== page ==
Protecting the bottom line with rate case interventions

WIEG’s efforts on behalf of large energy users has led to significant results: Wisconsin’s investor-owned utilities recently requested a total increase of $159 million in electric and natural gas rates. WIEG intervened in these rate cases and helped the PSC reduce the combined 2021 requests by $100 million. In the last ten years, investor-owned utility rate hike requests have been reduced by roughly 69% for a total of over $1.3 billion. In addition, WIEG has successfully advocated for new market-based industrial tariffs. In just a few years, these efforts have resulted in savings of more than $120 million versus standard industrial tariffs.

WPL 2022-2023 rate case (6680-UR-123)

WPL recently filed a rate case settlement agreement with WIEG, CUB and other consumer advocacy and environmental groups for rate test years 2022 and 2023. There are two main drivers of the rate case: 1) WPL’s plan of acquiring 1,089 MW of solar would add over $1.5 billion to WPL’s rate base; and 2) the federal tax cuts & jobs act benefits have been fully refunded and no longer offsets rate pressure. The average electric increase in 2022 would be 6.2% and no increase in 2023. The agreement aligns cost increases with savings, including from the retiring Edgewater Unit 5 coal facility, and operation and maintenance cost management. The parties have identified a creative means of addressing the recovery of Edgewater Unit 5’s remaining book value after its planned retirement in 2022. The proposed levelized recovery is like a traditional home mortgage: by spreading costs over a longer period of time, it then lowers the monthly payments (-$18 million for the two years covered in this rate case and avoids over $60 million over the next ten years). Finally, there were several rate design changes as part of the agreement that are favorable to industrial customers. If approved by the PSC, there would be a significant increase in the interruptible credit as part of a package of energy efficiency and demand response initiatives.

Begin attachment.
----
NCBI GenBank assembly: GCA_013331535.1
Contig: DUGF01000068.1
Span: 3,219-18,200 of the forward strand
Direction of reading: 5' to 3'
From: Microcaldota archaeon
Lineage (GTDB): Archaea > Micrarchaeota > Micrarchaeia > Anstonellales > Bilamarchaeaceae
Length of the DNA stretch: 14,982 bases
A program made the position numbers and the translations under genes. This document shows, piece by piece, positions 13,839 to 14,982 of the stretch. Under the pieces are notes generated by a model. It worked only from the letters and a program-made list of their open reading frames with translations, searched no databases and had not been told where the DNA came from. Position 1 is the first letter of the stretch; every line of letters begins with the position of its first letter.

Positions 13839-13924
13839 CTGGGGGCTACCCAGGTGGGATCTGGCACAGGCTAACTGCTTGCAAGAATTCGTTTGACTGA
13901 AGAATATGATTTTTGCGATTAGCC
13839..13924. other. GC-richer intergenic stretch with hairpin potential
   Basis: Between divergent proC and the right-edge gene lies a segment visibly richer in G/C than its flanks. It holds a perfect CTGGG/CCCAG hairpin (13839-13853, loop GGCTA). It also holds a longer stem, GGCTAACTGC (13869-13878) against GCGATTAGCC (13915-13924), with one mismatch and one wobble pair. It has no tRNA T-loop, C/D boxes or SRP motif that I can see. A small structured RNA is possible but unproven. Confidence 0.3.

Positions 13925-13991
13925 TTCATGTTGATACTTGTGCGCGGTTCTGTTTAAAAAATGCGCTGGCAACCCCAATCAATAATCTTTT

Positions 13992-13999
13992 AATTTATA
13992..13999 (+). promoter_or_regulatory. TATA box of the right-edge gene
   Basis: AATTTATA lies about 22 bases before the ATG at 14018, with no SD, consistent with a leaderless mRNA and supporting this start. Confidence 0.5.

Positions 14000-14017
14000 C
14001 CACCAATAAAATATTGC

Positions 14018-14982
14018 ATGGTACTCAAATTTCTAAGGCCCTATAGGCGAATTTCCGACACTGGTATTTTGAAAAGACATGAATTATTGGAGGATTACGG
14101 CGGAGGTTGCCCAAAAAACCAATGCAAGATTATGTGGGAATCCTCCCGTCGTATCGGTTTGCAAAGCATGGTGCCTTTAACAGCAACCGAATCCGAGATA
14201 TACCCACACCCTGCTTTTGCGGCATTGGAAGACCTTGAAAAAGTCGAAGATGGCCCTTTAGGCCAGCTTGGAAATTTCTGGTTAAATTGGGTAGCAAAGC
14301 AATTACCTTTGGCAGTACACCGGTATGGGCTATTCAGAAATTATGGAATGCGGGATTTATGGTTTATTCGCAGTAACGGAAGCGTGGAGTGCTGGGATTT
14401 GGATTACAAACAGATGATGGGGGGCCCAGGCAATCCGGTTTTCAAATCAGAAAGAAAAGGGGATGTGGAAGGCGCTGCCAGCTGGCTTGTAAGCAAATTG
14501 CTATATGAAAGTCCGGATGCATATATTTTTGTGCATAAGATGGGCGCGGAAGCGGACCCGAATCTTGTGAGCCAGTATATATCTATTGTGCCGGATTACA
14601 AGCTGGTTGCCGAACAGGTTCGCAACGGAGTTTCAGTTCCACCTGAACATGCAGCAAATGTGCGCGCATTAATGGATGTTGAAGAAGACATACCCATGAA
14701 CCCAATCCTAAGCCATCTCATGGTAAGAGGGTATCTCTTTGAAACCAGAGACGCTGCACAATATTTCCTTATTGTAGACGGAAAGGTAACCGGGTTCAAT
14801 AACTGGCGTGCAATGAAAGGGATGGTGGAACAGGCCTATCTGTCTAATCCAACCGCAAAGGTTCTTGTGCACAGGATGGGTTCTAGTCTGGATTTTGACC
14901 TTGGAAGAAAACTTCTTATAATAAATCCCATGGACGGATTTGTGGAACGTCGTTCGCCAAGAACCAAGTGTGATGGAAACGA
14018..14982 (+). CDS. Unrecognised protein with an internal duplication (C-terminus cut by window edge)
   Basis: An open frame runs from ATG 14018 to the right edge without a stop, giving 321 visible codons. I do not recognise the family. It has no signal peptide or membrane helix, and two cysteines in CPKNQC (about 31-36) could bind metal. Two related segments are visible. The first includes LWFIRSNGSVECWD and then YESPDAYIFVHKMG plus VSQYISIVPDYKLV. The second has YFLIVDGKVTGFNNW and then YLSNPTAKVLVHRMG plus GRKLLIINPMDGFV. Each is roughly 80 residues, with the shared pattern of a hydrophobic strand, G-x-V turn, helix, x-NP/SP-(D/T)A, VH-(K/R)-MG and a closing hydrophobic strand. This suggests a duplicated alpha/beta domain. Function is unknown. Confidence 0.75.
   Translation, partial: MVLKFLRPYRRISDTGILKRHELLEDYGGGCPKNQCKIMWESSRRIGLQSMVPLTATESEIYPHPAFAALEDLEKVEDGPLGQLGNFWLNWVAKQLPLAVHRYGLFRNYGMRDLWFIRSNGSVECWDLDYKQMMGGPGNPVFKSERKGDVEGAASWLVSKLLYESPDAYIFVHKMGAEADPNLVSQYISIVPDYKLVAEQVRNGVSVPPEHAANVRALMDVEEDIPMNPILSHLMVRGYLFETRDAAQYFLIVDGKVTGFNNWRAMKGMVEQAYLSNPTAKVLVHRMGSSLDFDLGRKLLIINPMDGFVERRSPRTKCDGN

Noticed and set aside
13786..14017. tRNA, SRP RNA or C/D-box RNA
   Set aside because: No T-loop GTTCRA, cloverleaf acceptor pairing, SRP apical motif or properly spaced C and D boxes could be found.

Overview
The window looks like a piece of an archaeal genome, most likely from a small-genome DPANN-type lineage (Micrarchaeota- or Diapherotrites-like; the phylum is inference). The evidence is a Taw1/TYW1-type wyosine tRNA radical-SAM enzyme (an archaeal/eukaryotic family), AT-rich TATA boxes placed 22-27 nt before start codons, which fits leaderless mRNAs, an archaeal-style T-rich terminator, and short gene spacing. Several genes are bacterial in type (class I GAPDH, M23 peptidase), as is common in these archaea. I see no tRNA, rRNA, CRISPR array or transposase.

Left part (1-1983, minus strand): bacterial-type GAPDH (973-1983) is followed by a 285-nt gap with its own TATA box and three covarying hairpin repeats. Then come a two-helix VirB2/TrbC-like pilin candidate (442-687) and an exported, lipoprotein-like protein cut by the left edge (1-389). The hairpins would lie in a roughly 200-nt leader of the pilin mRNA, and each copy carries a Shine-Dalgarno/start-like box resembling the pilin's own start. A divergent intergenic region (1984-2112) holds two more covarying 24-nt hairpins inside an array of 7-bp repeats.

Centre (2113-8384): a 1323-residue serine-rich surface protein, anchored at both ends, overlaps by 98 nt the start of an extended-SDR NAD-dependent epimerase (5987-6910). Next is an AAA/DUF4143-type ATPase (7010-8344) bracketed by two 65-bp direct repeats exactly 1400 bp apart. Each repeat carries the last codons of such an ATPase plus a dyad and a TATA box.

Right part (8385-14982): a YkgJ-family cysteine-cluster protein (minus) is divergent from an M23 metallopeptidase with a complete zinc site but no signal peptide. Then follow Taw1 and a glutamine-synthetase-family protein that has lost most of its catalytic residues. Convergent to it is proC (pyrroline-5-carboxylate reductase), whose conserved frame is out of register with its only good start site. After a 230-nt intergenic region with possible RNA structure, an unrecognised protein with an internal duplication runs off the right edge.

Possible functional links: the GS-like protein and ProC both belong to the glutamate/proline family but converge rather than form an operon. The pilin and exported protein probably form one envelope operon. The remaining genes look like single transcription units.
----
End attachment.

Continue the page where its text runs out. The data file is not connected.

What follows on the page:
MGE 2022-2023 rate case (3270-UR-124)

MGE filed an application seeking approval of a rate case settlement with WIEG and other intervenors for 2022-2023. The settlement agreement of 5.16% average electric increase in 2022. Increased fuel costs, construction costs associated with the Badger Hollow Solar Farm and the expiration of the 2017 Tax Cuts and Jobs Act are the drivers of the rate increase. MGE is proposing a 2.15% average natural gas increase for 2022. MGE is proposing to address potential 2023 rate changes through an electric limited rate case re-opener and a step increase in natural gas rates of $1.8 million or 0.95% average increase. The limited reopener for test year 2023 is a placeholder, and it would include generation changes (several solar, wind and battery applications are pending PSC approval) plus any impact from potential federal corporate tax changes.

NSPW 2022-2023 Rate Case (4220-UR-125)

NSPW filed an application seeking approval of a rate case settlement with WIEG and other intervenors for 2022-2023. The settlement agreement increases electric rates by $35 million (4.9%) for 2022 and an incremental $18 million increase (2.5%) for 2023. For the natural gas utility, rates increase by $10 million (8.4%) for 2022 and an incremental $3 million (2.3%) increase for 2023. However, NSPW’s 2022 Fuel Cost Plan was just added to this rate case and as filed it would increase rates, on top of the base rates, with a 2022 ECAC surcharge of $0.00287/kWh. There are several rate design changes that support WIEG’s long-held demand response and energy efficiency goals.

WEPCO 2022 Fuel Cost Plan application (6630-ER-105)